Sunday, June 26, 2011

Predators Draft Review

The Nashville Predators were busy on the second day of the NHL Entry Draft, making seven selections. The Predators did not have a first round pick by virtue of sending that pick to Ottawa for the Mike Fisher trade in the previous season.

The Predators used the draft to pick a goal tender, 4 forwards, and 2 defensemen. Here is a look at the picks.

Magnus Hellberg     G     6'5"     185 lbs     20 years old

With the 38th pick, the Predators added another gigantic goalie for Predators goaltending coach Mitch Korn to mold into a quality NHL stopper. Although he was unranked by the NHL Central Scouting Bureau, he was ranked second by International Goalies. He played for Almtuna IS of the Swedish second division and was the first goalie taken in the draft. In the past season, he had a .936 save percentage and a 2.04 GAA in 31 appearances. He will play for Frolunda of the Swedish Elite League next season. The addition of Hellberg adds depth to the Predators organization at the netminder position.

Miikka Salomaki     LW     5'11'     198 lbs     18 years old

Salomaki caught the attention of scouts with his performance in the World Juniors. He has been described as a physical, gritty winger with good offensive upside. His strength is an asset, and he is strong on the puck. He has been compared to Tuumo Ruutu in his style of play. Salomaki had 10 points (4G-6A) in 40 games in the Finnish Elite League as a 17 year old rookie.

Josh Shalla               LW     6'1"     202 lbs     19 years old

Shalla played for the Saginaw Spirit of the Ontario Hockey League last season and notched 47 goals in 68 games. Shalla is a big body that has play making skills and a quick release. Shalla has the ability to get the puck to the net and fend off defenders with his size. His skating is considered the area that needs to improve.

Garrett Noonan       D     6'0"     200 lbs     20 years old

Noona just completed his freshman season at Boston University, where he tallied 15 points (4G-11A) in 38 games. Noonan will return to the Terriers for his sophomore season next year. Noonan is considered a solid, two way defenseman that will have an opportunity to refine his game at the college level.

Simon Karlsson       D     6'2"     178 lbs     18 years old

Karlsson played for Sweden's Malmo Redhawks, finishing the year with their under 18 squad this past season. He had 21 points (10G-11A) in 15 games at that level for Malmo. He is said to have a very good hockey IQ and good skating and puck handling skills.It is expected that he will grow into his frame and has the potential to be a solid defenseman at the NHL level.

Chase Balisy          C        5'11"     178 lbs     19 years old

Balisy just completed his freshman year at Western Michigan University, where he was named to the CCHA All Rookie team and a Freshman All American by Inside College Hockey. Balisy had 30 points (12G-18A) in 42 games for the Broncos. Balisy added strength and size as a freshman, and is expected to continue to get stronger as he plays next year at Western Michigan.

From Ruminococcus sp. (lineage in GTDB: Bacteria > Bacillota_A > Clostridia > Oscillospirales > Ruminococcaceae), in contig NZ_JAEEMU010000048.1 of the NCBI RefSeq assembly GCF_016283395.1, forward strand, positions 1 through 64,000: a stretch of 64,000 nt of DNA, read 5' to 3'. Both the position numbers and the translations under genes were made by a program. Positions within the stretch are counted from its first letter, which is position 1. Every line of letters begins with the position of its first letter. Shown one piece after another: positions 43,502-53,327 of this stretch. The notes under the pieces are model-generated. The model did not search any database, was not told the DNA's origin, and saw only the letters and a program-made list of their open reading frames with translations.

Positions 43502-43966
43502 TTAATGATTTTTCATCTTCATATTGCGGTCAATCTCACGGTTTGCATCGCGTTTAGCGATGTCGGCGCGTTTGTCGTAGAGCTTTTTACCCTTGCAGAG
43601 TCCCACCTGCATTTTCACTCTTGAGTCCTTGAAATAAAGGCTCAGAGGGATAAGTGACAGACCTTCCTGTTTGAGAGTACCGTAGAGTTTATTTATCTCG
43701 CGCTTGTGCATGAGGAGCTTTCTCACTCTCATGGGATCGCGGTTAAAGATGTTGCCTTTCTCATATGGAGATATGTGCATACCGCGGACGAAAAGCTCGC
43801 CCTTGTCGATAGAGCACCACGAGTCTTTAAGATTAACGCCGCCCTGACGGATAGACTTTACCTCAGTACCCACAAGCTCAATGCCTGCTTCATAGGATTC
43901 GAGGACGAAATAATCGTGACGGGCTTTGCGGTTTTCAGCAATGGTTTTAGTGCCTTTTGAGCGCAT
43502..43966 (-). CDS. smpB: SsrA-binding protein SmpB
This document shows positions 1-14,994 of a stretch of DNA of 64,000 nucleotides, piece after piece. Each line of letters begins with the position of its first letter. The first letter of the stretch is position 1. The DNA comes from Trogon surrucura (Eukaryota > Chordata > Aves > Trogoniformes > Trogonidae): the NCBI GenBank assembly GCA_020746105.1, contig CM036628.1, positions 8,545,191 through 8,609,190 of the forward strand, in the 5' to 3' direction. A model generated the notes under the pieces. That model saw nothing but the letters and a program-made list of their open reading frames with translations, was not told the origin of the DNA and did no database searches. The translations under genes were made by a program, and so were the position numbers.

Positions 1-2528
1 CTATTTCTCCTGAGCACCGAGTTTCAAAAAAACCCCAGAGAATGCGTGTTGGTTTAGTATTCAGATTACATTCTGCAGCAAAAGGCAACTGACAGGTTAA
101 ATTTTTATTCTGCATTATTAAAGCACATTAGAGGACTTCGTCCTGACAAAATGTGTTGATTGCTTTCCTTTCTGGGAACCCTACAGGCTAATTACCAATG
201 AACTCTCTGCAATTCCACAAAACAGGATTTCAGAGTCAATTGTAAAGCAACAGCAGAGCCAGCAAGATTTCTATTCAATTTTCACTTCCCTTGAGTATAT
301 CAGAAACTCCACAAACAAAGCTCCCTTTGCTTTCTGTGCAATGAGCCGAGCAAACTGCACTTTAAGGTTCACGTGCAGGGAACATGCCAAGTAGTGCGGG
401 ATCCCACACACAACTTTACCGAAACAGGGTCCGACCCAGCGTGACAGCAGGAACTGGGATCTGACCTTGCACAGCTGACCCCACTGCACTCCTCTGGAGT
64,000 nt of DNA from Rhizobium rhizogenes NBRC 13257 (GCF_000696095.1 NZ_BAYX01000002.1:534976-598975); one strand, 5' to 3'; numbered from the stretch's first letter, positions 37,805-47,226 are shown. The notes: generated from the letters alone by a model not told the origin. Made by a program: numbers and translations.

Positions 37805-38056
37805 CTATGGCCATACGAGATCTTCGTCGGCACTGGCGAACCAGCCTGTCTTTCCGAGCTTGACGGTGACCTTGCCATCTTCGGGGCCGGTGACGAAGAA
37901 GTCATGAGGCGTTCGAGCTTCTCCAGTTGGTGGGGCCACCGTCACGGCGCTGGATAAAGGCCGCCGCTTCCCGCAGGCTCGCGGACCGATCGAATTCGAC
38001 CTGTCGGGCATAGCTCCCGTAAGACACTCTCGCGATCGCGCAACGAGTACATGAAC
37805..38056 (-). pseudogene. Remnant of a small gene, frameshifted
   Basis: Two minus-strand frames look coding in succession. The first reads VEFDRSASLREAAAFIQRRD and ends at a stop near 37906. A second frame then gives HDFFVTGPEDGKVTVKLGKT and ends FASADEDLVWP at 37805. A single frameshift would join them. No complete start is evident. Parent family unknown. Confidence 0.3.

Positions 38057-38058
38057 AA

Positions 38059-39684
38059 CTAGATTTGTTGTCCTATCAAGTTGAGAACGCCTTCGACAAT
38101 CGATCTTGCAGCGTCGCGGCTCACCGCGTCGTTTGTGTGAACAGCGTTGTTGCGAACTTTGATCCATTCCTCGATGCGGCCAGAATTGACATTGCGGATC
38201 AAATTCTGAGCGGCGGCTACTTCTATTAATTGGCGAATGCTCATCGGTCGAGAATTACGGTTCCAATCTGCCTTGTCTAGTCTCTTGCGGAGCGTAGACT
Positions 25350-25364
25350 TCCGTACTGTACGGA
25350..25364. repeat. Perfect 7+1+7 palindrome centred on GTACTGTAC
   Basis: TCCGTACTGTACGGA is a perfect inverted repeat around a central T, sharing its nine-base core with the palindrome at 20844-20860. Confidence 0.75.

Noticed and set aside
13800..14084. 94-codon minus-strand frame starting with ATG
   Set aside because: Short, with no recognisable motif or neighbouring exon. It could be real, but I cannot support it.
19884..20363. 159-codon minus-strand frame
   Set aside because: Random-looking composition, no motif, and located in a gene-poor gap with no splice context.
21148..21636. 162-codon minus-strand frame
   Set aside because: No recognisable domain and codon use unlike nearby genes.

Brent Andrews       LW     6"2"     200 lbs     18 years old

Andrews played for the Halifax Mooseheads of the QMJHL last season, and had 29 points (12G-17A) in 68 games. Andrews has been compared to David Legwand, currently on the Predators roster, as a tough, defensive forward that can contribute some goals. His coaches believe that he has yet to develop all of his upside potential on offense.

Once again, the Predators have shown a commitment to their strategy in the draft: selecting character players that demonstrate an ability to contribute offensively and have a strong defensive work ethic. Each player drafted will have to continue to develop their game to get to the NHL level, and this plays well into the Predators system  of patiently developing talent.

There isn't a player that was drafted that will make an immediate impact like Jeff Skinner did last season for the Carolina Hurricanes. For a fan, this can be frustrating. Yet the Predators have demonstrated time and again that allowing players to develop in their farm system yields quality results. This is the advantage of having depth in the system- players have the time to physically develop; refine their game; and develop off the ice.

This is the benefit of having a Director of Player Development like Martin Gelinas. A consummate professional during his playing days, Gelinas has the insight into what it takes to succeed in the League and will have the opportunity to work with his young charges to chart a course to the NHL.

The 2011 Entry Draft demonstrated once again the consistency of the Predators philosophy of building and reinforcing a strong organization.

It's the Predator Way.

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